Aurora (aircraft)

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The Aurora is the name of a rumored mid-1980s United States reconnaissance aircraft that, because there is no substantial evidence that it was ever built or flown, is an urban legend.[1]

The US government has consistently denied such an aircraft was ever built and in examining the available evidence aerospaceweb.org concluded "the evidence supporting the Aurora is circumstantial or pure conjecture, there is little reason to contradict the government's position"[1]

Others come to different conclusions.[2] In 2006, veteran black project watcher and aviation writer Bill Sweetman said, "does Aurora exist? Years of pursuit have led me to believe that, yes, Aurora is most likely in active development, spurred on by recent advances that have allowed technology to catch up with the ambition that launched the program a generation ago."[3]

Contents

Background

The Aurora legend started in March 1990, when Aviation Week & Space Technology magazine broke the news that the term "Aurora" had been inadvertently included in the 1985 US budget, as an allocation of $US455 million for "black aircraft production" in FY 1987.[4] According to Aviation Week, Aurora referred to a group of exotic aircraft projects, and not to one particular airframe. Funding of the project allegedly reached $US2.3 billion in fiscal 1987, according to a 1986 procurement document obtained by Aviation Week. In the 1994 book Skunk Works, Ben Rich, the former head of Lockheed's Skunk Works division, claimed that the Aurora was the budgetary code name for the stealth bomber fly-off that resulted in the B-2 Spirit.[5]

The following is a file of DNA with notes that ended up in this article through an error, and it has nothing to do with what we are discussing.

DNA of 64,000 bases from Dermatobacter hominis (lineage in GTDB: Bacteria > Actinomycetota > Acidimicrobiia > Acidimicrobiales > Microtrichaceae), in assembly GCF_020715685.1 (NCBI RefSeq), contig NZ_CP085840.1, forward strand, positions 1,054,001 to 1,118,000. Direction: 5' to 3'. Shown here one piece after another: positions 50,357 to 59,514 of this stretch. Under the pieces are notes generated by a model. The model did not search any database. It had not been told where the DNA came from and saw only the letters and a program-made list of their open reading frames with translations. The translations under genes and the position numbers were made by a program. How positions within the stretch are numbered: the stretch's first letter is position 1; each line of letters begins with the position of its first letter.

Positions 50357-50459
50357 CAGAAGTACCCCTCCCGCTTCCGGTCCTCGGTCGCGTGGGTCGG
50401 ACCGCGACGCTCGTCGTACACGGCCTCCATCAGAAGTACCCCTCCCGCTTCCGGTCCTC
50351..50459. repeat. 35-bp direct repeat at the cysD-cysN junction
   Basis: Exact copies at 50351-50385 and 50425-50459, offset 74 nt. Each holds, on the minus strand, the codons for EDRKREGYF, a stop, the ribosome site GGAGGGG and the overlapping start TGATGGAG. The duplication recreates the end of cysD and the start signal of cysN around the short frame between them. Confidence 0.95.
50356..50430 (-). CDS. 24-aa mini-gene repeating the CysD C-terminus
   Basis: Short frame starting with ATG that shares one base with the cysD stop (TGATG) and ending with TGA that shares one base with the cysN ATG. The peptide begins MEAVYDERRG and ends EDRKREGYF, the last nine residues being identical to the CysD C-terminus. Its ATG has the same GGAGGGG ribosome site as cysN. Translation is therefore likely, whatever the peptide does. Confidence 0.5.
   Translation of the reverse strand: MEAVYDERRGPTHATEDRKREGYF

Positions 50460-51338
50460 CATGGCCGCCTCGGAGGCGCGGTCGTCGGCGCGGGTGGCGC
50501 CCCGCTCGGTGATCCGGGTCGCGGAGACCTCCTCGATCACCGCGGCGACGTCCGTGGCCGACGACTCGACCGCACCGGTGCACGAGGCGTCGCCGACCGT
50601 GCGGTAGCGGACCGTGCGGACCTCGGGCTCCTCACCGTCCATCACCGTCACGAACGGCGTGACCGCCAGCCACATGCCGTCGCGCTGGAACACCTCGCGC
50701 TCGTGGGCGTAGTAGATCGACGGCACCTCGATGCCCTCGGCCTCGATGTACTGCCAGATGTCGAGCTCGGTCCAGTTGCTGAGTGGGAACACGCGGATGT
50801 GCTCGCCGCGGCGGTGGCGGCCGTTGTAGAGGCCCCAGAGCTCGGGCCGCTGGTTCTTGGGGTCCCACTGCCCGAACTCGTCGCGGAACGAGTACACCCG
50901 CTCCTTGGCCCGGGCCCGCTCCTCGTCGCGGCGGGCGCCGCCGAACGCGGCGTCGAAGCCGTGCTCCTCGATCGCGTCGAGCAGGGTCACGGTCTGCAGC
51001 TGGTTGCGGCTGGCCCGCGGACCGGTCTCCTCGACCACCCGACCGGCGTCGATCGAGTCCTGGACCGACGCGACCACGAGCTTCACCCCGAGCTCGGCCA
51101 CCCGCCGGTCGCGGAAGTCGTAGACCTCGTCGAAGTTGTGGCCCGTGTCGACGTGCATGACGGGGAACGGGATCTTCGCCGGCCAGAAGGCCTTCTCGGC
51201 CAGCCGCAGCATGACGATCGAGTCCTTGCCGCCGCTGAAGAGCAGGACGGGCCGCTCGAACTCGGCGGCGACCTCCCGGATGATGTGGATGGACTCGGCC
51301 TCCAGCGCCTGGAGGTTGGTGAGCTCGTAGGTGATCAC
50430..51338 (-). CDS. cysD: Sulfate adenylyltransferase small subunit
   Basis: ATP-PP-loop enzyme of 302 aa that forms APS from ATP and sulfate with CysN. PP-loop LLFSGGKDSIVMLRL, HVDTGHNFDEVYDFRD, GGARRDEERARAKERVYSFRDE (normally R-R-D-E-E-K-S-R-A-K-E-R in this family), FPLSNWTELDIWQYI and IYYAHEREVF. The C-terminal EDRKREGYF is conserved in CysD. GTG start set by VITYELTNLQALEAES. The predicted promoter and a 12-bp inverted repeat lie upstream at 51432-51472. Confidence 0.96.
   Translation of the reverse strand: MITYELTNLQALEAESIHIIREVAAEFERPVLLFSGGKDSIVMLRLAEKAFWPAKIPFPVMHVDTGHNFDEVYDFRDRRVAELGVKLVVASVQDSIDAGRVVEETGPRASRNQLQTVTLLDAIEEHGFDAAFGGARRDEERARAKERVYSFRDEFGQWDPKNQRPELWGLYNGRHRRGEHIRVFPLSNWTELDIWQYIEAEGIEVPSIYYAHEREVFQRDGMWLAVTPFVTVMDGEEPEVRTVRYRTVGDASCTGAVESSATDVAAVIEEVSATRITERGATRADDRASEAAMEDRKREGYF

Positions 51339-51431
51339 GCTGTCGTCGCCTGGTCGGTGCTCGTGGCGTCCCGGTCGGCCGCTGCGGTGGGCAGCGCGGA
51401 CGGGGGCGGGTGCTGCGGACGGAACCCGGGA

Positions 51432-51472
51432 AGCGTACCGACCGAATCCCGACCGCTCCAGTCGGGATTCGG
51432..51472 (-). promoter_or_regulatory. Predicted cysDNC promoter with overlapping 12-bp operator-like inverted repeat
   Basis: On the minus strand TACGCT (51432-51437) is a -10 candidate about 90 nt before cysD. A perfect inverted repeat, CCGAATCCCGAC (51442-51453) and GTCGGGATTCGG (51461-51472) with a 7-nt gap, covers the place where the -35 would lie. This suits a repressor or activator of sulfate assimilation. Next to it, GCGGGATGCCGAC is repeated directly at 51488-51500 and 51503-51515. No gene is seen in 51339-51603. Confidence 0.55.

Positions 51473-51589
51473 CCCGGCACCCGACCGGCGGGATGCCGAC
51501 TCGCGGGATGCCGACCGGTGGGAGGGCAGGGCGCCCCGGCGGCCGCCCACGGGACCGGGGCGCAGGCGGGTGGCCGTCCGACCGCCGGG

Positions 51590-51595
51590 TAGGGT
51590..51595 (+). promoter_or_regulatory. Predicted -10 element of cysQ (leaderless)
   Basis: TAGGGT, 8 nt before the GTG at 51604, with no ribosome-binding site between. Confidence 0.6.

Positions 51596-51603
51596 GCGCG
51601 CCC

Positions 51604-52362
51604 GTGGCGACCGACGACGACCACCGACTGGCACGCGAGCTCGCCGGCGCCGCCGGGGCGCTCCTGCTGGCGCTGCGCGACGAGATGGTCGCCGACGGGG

Evidence

By the late 1980s many aerospace industry observers believed that the US had the technological capability to build a Mach 5 replacement aircraft for the aging Lockheed SR-71 Blackbird. Detailed examinations of the US defense budget claimed to have found money missing or channeled into black projects.[6] By the mid-1990s, reports surfaced of sightings of unidentified aircraft flying over California and the United Kingdom involving odd-shaped contrails, sonic booms and related phenomena that suggested the US had developed such an aircraft. Nothing ever linked any of these observations to any program or aircraft type, but the name Aurora was often tagged on these as a way of explaining the observations.[1]

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